Liolaemus alticolor BARBOUR, 1909
Can you confirm these amateur observations of Liolaemus alticolor?
|Higher Taxa||Liolaemidae, Iguania, Sauria, Squamata (lizards)|
|Common Names||E: Brilliant Tree Iguana|
|Synonym||Liolaemus alticolor BARBOUR 1909|
Liolaemus lativittatus WERNER 1904 (fide MÜLLER & HELLMICH 1938 ?)
Liolaemus alticolor — RENDAHL 1937
Liolaemus alticolor alticolor — DONOSO-BARROS 1966: 198
Liolaemus alticolor alticolor — PETERS & DONOSO-BARROS 1970: 178
Liolaemus alticolor — CEI 1993
Liolaemus alticolor — DIRKSEN & DE LA RIVA 1999
Liolaemus (Liolaemus) alticolor — PINCHEIRA-DONOSO & NÚÑEZ 2005: 193
Liolaemus lativitattus — LOBO et al. 2010 (in error)
Liolaemus alticolor — OCAMPO et al. 2012
|Distribution||Bolivia (La Paz); elevations 3600-4800 m, N Chile (Putre, Parinacota, Caquena) [S. Quinteros, pers. comm., 22 Apr 2013], Peru|
Type locality: Tihauanacu [= Tiaguanaco], Bolivia, elevation 13,100 feet.
|Types||Lectotype: MCZ R-169004, paralectotype: MCZ-R 7287, designated by Quinteros 2012.|
|Diagnosis||Diagnosis: Liolaemus alticolor is a small (maximum SVL 54.1 mm), slender species of Liolaemus and is a member of the alticolor– bibronii group. It differs from L. bitaeniatus and L. variegatus in the shape of dorsal scales (rhomboidal in these two species; lanceolated in L. alticolor). The presence of sharply pointed dorsal scales in L. alticolor distinguishes it from L. paulinae and L. tacnae (dorsal scales without sharp points). It differs from L. yanalcu in that this species has the canthal scale separated from the nasal by two scales, whereas in L. alticolor the canthal is separated by one scale. In L. pagaburoi and L. tacnae, there are three scales between the subocular and nasal, and in L. alticolor there are at least four scales. Temporal scales are weakly keeled in L. alticolor, whereas L. paulinae, L. tacnae, and L. walkeri have smooth temporal scales, and L. bitaeniatus and L. variegatus have markedly keeled temporal scales. The dorsal surface of the head in L. alticolor is immaculate (without spots), whereas in L. ramirezae, L. pyriphlo- gos sp. nov. (see below), L. variegatus, L. walkeri, and L. yanalcu there are spots on the dorsal surface of head. In L. alticolor, a black line surrounds the interparietal scale (Fig. 1), whereas this line is absent in L. bitaeniatus, L. incaicus, L. paulinae, L. pagaburoi, L. ramir- ezae, L. tacnae, L. variegatus, and L. walkeri. The subocular scale is white in L. alticolor (differing from background coloration of the loreal region), but this scale exhibits the same color as the loreal region in L. incaicus, L. paulinae, L. puna, L. pyriphlogos, and L. yanalcu. Liolaemus bitaeniatus, L. incaicus, L. paulinae, L. pyriphlogos, L. pagaburoi, and L. variegatus show paravertebral spots, which are absent in L. alticolor. Liolaemus alticolor exhibits dorsolateral stripes, which are absent in L. tacnae and L. yanalcu. A vertebral line is present in L. alticolor, but absent in L. bitaeniatus and L. tacnae, in females of L. incaicus, and in males of L. puna. The throat background color in L. alticolor is light gray, whereas in L. bitaeniatus, L. chaltin, and L. pagaburoi it is cream-white, and in L. tacnae it is melanistic. Also, the throat in L. alticolor shows black spots, which differs from the immaculate throat of L. chaltin, L. incaicus, and L. ramirezae. The reproductive mode distinguishes L. alticolor (viviparous) from L. bitaeniatus, L. chaltin, L. pyriphlogos, L. ramirezae, and L. yanalcu (oviparous). Lio- laemus alticolor is geographically isolated from L. araucaniensis, L. bibronii, L. cur- icencis, L. exploratorum, L. fuscus, L. gracilis, L. lemniscatus, L. saxatilis, and L. tandiliensis. Liolaemus alticolor also has a different num- ber of scales around midbody (39–47) from L. araucaniensis and L. exploratorum (50–76). The number of scales on the dorsum (from the occiput to hind limbs) distinguishes L. alticolor (38–43) from L. araucaniensis, L. bibronii, and L. exploratorum (50–73). Lio- laemus alticolor has 62–73 ventral scales, compared with 78–115 ventrals in L. arauca- niensis, L. bibronii, L. exploratorum, and L. fuscus. Temporal scales are weakly keeled in L. alticolor, whereas they are smooth in L. araucaniensis, L. bibronii, and L. gracilis. Paravertebral spots are present in L. arauca- niensis, L. bibronii, L. exploratorum, L. fuscus, L. lemniscatus, L. saxatilis, and L. tandiliensis, but are absent in L. alticolor.|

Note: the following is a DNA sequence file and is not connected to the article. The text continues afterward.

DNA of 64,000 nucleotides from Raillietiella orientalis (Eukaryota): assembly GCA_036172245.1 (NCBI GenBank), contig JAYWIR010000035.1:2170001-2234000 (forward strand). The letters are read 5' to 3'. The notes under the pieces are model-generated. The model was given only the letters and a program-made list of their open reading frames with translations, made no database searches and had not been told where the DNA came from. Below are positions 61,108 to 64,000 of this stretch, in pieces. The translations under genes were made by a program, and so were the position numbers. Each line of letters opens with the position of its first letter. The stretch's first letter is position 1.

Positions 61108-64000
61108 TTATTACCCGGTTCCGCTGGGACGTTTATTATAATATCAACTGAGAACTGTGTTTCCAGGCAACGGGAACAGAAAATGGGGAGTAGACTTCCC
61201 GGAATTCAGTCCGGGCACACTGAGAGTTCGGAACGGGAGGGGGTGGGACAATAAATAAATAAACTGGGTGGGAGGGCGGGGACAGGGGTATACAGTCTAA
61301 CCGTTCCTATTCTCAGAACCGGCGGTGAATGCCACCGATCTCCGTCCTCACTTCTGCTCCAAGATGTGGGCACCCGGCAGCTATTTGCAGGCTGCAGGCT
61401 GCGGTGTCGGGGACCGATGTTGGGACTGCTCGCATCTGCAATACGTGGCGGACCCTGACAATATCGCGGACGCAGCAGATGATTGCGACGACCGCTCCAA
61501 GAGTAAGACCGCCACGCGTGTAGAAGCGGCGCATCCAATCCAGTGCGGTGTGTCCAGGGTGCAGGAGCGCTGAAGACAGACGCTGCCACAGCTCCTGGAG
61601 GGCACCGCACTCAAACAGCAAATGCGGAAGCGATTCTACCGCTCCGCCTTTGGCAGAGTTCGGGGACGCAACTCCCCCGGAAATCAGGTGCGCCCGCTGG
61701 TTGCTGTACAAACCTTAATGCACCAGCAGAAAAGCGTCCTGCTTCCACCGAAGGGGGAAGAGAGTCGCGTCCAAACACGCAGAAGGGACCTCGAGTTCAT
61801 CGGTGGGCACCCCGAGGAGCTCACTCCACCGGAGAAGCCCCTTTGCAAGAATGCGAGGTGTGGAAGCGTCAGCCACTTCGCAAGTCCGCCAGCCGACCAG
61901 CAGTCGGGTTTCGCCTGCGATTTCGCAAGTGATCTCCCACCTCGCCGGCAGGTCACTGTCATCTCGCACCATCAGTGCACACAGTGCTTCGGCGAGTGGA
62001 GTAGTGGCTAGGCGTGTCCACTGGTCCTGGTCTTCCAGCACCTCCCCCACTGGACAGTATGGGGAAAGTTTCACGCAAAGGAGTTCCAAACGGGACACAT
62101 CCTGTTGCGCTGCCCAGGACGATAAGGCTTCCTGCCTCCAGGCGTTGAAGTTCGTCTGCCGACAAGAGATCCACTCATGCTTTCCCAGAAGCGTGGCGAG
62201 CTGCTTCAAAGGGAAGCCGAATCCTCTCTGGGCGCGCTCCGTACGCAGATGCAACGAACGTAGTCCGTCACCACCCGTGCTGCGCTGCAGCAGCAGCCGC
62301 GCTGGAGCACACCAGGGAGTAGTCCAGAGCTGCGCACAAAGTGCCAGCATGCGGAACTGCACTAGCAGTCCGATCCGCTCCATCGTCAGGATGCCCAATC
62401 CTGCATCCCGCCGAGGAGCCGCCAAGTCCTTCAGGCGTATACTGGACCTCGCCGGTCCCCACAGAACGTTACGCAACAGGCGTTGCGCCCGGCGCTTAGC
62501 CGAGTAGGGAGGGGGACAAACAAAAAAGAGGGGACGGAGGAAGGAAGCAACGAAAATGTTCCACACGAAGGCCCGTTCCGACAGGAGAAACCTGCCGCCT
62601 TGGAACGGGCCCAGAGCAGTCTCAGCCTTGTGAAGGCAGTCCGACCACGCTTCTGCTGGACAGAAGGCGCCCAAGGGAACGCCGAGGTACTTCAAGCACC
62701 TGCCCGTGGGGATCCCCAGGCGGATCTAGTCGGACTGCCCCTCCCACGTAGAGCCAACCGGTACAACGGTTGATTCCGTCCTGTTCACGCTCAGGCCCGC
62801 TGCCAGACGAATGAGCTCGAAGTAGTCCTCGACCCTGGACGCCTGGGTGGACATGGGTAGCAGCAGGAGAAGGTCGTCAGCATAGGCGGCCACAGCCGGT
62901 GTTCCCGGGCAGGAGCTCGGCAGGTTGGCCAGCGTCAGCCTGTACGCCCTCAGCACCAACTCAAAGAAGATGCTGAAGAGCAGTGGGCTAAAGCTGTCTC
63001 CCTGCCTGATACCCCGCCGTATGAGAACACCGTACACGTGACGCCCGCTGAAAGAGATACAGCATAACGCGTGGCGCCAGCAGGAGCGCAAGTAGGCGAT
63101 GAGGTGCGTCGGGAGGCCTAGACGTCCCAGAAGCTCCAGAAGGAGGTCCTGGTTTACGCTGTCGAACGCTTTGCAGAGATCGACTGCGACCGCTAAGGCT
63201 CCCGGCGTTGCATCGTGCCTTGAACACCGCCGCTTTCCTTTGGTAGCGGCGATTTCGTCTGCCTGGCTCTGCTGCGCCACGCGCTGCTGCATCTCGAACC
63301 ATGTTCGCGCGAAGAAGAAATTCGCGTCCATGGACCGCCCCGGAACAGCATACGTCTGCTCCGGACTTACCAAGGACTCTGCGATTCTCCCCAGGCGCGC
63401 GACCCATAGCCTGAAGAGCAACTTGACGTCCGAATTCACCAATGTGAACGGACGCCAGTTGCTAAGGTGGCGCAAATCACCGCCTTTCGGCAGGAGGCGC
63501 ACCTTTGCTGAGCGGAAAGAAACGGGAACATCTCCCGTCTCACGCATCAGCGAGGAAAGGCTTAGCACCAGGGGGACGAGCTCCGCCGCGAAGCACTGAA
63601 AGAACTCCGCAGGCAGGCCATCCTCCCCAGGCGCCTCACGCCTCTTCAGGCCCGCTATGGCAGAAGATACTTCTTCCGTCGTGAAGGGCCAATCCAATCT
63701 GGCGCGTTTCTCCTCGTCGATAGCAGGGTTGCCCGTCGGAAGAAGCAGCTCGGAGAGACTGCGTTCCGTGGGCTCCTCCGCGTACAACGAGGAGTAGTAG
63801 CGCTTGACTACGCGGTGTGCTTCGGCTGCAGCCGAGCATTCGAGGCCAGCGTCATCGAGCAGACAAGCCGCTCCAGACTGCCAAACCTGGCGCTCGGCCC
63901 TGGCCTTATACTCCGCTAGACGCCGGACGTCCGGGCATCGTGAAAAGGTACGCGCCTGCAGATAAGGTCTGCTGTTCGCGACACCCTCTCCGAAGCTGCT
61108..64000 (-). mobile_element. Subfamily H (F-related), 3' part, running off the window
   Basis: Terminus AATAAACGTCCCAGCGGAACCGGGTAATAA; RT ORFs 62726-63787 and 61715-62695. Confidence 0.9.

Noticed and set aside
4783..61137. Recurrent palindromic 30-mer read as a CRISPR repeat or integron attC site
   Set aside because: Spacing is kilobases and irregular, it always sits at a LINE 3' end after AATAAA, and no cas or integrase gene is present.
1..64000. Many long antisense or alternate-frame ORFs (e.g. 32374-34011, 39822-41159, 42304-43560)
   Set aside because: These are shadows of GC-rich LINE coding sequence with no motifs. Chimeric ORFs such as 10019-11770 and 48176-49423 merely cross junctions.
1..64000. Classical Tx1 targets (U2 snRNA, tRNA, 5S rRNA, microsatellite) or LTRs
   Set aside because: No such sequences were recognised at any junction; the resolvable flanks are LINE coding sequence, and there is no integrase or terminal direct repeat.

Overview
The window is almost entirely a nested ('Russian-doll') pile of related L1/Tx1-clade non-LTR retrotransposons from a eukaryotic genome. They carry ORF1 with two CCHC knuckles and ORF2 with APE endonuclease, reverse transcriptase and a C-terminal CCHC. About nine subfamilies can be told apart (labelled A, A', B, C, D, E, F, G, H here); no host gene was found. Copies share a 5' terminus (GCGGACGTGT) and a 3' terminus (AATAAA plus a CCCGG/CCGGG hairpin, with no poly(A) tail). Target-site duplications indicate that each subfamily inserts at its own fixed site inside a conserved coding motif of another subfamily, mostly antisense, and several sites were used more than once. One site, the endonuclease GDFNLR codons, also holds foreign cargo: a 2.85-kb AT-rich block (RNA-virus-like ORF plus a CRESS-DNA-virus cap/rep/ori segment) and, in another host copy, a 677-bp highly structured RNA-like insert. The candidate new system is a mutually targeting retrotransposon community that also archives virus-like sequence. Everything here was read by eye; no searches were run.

|Comment||The status and validity of Liolaemus lativittatus is unclear but may have priority over Liolaemus alticolor.|
Subspecies: Liolaemus alticolor walkeri (SHREVE, 1938) has been elevated to full species.
LOBO (2001) suggests the following monophyletic species groups within Liolaemus: alticolor, altissimus, gravenhorstii, hellmichi, kriegi, leopardinus, monticola, nigromaculatus, nigroviridis, pictus and tenuis.
Distribution: not listed for Argentina fide AVILA et al. 2010, or Avila et al. 2013. Argentinian populations may have been assigned to other species. Previously reported from Chile (High Andes of Tarapacá); S Peru; NW Argentina (Jujuy, Salta, Tucuman); but not listed by Ruiz de Gamboa 2016 for Chile.
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